A selection of works from the collection is now on view
Lincoln Square Walk through the modest gallery space housing this exhibit, Self-Taught Genius: Treasures from the American Folk Art Museum (through August 17, 2014), and you’ll be surprised at the richness and variety of the works on display—and the sheer number, some 100 in all.
There are portrait paintings, landscape paintings, mourning paintings, needlework, quilts, pottery, sculpture, furniture, decoys, weather vanes, a carousel lion and a carnival banner. The show pays homage to the decorative arts, but also to fine art. Ammi Phillips’ iconic Girl in Red Dress with Cat and Dog (c. 1830-35) opens the show, and Edward Hicks (The Peaceable Kingdom, 1829-31), Horace Pippin (Outpost Raid: Champagne Sector, 1931), and Grandma Moses (Dividing of the Ways, 1947) are represented.
Curiosities, and gems, abound. There’s a precious miniature bed adorned with carved animals, an artful, tripod folding chair, a tin knife grinder, and a long, unidentifiable object wrapped in colored yarn and fabric by Judith Scott (1943-2005), a California woman who was deaf and had Down syndrome.
There’s an eight-foot-tall model of the Empire State Building (c. 1931) meticulously crafted from tiny interlocking pieces of cherry wood (no glue, no nails), and a soaring model of a museum, Encyclopedic Palace (c. 1950s), that was to be located in Washington, D.C., and showcase human inventiveness—a paean to “all the works of man in whatever field…everything from the wheel to the satellite,” according to creator Marino Auriti, an auto-body mechanic, whose out-sized architectural dream was never realized.
In short, there’s something here for everyone. Pick your medium—and your passion. Quilt lovers will revel in the kaleidoscopic quilt by New Yorker Paula Nadelstern (Kaleidoscopic XVI: More Is More, 1996), or the one made by household slaves at a Kentucky plantation, not the mistress of the house (Whig Rose and Swag Border Quilt, c. 1850). Commuters may experience a sense of déjà vu upon seeing Subway Riders (1950), Ralph Fasanella’s vivid lineup of passengers that is on loan from the Fifth Avenue/53rd Street subway station. The works span centuries, harking back to the 18th century and extending into the present century. In many cases the artists and craftsmen are unidentified; they are in all cases without formal training, fashioning art “in the trenches of life and not in the halls of the academy,” curator Stacy C. Hollander writes in the catalog.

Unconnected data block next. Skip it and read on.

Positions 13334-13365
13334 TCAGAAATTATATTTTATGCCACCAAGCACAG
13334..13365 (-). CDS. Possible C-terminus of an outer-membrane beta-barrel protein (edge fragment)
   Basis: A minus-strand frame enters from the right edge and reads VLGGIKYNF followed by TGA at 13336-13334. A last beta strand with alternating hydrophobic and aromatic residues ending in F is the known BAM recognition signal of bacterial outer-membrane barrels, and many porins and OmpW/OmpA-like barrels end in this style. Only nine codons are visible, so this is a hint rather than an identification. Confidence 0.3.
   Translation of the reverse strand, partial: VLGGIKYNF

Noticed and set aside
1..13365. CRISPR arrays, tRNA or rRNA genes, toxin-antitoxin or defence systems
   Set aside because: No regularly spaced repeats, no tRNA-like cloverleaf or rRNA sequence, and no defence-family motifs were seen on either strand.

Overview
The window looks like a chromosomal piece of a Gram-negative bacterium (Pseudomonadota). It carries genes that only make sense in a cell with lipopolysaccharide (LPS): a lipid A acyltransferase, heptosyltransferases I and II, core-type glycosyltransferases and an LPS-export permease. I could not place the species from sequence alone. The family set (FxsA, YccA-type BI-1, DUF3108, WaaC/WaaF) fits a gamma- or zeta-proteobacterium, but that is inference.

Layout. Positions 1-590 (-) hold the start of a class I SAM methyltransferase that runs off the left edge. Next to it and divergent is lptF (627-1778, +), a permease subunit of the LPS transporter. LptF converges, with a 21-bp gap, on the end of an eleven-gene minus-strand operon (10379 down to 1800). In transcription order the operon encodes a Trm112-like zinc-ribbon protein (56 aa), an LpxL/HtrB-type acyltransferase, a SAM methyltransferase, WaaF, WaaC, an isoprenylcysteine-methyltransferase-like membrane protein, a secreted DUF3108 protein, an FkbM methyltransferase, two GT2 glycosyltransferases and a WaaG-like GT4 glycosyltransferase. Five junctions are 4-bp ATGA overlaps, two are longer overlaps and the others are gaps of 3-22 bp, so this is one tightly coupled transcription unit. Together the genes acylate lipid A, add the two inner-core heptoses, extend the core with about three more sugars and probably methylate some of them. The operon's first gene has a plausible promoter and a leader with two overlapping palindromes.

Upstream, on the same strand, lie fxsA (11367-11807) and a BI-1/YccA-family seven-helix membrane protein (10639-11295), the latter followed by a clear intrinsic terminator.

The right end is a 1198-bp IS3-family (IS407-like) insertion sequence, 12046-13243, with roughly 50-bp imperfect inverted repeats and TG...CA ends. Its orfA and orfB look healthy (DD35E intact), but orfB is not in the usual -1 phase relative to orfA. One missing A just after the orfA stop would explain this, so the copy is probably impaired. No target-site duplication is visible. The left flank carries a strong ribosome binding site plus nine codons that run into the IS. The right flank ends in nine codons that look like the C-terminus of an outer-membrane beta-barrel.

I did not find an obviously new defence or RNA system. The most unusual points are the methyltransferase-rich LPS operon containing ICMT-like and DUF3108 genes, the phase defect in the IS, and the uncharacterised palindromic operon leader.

The show trumpets creativity, the capacity of each individual to dig deep inside and pull out something original—to find his or her “genius” and run with it. Hollander resurrects an 18th century debate about the origins of artistic and literary inspiration, noting “a deepening conviction that natural or original genius was truer than genius built on precedent that risked mere imitation.”
Enlightenment theories notably represented a movement away from belief in “God-given” genius (divine intervention as the spark) to a rationalist belief in innate genius that could be cultivated and worked. Self-education was firmly embedded in the culture of the early American republic. Today however, the show’s organizers maintain, the self-taught concept has evolved to the extent that it typically refers to “outsider” artists, those “working outside the art historical canon and often in isolated circumstances.”
Co-curator Valérie Rousseau observes, moreover, that creativity in the artistic realm may be the by-product of adversity, writing: “For self-taught artists…[it] often arises at a turning point in their lives, at a moment when they need to reinvent themselves: separation, disease, loss of a loved one, an impending move, emigration, radical isolation, retirement…circumstances that lead to perceiving the world in a sharper and more sensitive way.”
The works here are characterized by a simplicity and directness, perhaps none more so than the early portrait paintings or Asa Ames’ wooden bust, Phrenological Head (c. 1850). A depiction of a young girl whose skull is colorfully sectioned to denote the different regions, or faculties, of the brain, she represents the popularity at the time of phrenology, the pseudoscientific practice of examining the bumps on the human skull, which were believed to be synced with specific mental and character traits and subject to alteration in the name of self-improvement.
Grace note: the exhibit boasts the museum’s first gift, Flag Gate (artist unidentified, c.1876), a New York farm gate in the shape of the American flag, acquired in 1962 and believed to have been crafted in honor of the nation’s centennial.
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